FORMER AZERBAIJANI PRESIDENT DENIES PRESIDENTIAL ASPIRATIONSIn Moscow, former president Ayaz Mutalibov said President Aliev's abolition of media censorship is "a wise decision," adding that he would also have released political prisoners "in order to promote national unity." Mutalibov denied media reports that he either plans to contend the upcoming presidential election or that he has established contact with the five opposition leaders who intend to boycott the poll, Turan reported on 8 August. LF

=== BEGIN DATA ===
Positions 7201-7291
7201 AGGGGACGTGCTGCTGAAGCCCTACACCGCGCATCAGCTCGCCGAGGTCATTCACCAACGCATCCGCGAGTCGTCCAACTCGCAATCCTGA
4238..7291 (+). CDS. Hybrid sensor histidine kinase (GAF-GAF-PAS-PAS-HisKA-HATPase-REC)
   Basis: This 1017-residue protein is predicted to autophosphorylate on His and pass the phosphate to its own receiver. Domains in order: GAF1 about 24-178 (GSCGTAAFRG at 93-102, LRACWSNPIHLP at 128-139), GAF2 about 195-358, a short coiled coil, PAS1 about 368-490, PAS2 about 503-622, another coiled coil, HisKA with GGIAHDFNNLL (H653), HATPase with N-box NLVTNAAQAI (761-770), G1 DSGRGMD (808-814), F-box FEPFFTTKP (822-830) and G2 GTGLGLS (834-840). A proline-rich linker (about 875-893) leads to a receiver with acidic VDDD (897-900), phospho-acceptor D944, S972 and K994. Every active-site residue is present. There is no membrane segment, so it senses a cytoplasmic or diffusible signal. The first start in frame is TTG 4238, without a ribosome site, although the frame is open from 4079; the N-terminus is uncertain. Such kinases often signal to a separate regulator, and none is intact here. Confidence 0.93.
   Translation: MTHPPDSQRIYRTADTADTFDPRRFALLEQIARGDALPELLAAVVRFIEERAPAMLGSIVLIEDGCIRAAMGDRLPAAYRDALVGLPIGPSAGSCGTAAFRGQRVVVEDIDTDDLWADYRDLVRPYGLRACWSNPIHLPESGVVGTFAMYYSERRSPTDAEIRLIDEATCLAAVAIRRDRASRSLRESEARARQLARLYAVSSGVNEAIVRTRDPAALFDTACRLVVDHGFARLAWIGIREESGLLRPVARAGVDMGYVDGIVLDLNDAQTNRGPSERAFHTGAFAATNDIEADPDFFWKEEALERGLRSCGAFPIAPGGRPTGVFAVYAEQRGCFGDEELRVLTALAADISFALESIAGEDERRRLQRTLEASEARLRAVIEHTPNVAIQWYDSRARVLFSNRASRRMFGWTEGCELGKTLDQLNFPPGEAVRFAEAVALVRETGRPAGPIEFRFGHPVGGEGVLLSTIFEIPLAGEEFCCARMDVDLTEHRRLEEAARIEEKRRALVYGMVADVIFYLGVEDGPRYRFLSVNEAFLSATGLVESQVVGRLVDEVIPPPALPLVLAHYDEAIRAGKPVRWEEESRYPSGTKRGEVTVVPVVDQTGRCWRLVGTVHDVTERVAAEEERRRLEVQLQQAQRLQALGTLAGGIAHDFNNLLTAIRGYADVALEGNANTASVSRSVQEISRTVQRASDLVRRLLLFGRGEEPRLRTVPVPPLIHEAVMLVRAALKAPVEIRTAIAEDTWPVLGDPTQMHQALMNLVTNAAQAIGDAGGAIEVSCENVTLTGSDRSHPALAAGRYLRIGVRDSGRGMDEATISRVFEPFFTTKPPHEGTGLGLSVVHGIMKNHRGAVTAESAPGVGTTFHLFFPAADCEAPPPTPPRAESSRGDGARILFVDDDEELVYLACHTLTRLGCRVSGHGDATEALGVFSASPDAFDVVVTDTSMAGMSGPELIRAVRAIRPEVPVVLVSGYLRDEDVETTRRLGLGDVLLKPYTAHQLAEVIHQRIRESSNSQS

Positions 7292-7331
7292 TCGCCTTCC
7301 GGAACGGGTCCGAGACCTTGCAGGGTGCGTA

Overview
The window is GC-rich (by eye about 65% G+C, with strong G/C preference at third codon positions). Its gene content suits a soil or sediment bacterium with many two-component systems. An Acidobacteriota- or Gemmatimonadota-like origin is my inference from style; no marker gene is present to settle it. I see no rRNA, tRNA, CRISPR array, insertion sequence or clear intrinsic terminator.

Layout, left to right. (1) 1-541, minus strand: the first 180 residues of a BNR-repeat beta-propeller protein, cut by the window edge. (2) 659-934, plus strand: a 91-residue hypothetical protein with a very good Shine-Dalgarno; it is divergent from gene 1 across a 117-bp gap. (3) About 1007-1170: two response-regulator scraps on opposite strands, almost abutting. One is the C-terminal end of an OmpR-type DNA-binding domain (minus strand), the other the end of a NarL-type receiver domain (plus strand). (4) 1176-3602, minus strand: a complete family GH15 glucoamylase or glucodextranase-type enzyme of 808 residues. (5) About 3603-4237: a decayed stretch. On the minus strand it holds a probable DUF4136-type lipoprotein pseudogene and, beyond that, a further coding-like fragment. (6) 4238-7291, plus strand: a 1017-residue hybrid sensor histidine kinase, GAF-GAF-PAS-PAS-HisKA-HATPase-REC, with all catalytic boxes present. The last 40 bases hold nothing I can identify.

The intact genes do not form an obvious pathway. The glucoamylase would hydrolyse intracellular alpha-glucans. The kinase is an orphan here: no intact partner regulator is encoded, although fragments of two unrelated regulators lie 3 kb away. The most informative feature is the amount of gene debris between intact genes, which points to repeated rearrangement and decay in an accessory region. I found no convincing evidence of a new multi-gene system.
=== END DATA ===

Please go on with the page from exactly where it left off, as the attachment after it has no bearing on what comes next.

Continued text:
GEORGIAN PARLIAMENT APPROVES FOUR NEW MINISTERSMeeting in emergency session on 8 August, the Georgian parliament confirmed four of five candidates nominated by President Eduard Shevardnadze for vacant cabinet posts, Reuters and ITAR-TASS reported. Former First Deputy Foreign Minister Mikhail Ukleba was confirmed as State Property Minister, National Library Director Aleksandre Kartozia as Education Minister, law professor Lado Chanturia as minister of justice, and Tbilisi mayor and former Georgian Communist Party functionary Badri Shoshitaishvili, who served as first secretary of a Tbilisi raion party committee in the mid- 1980s, as industry minister. Deputies also approved the candidacy of Foreign Trade Minister Konstantine Zaldastanishvili as ambassador to the EU, but rejected Otar Zumburidze's candidacy for the post of communications minister.LF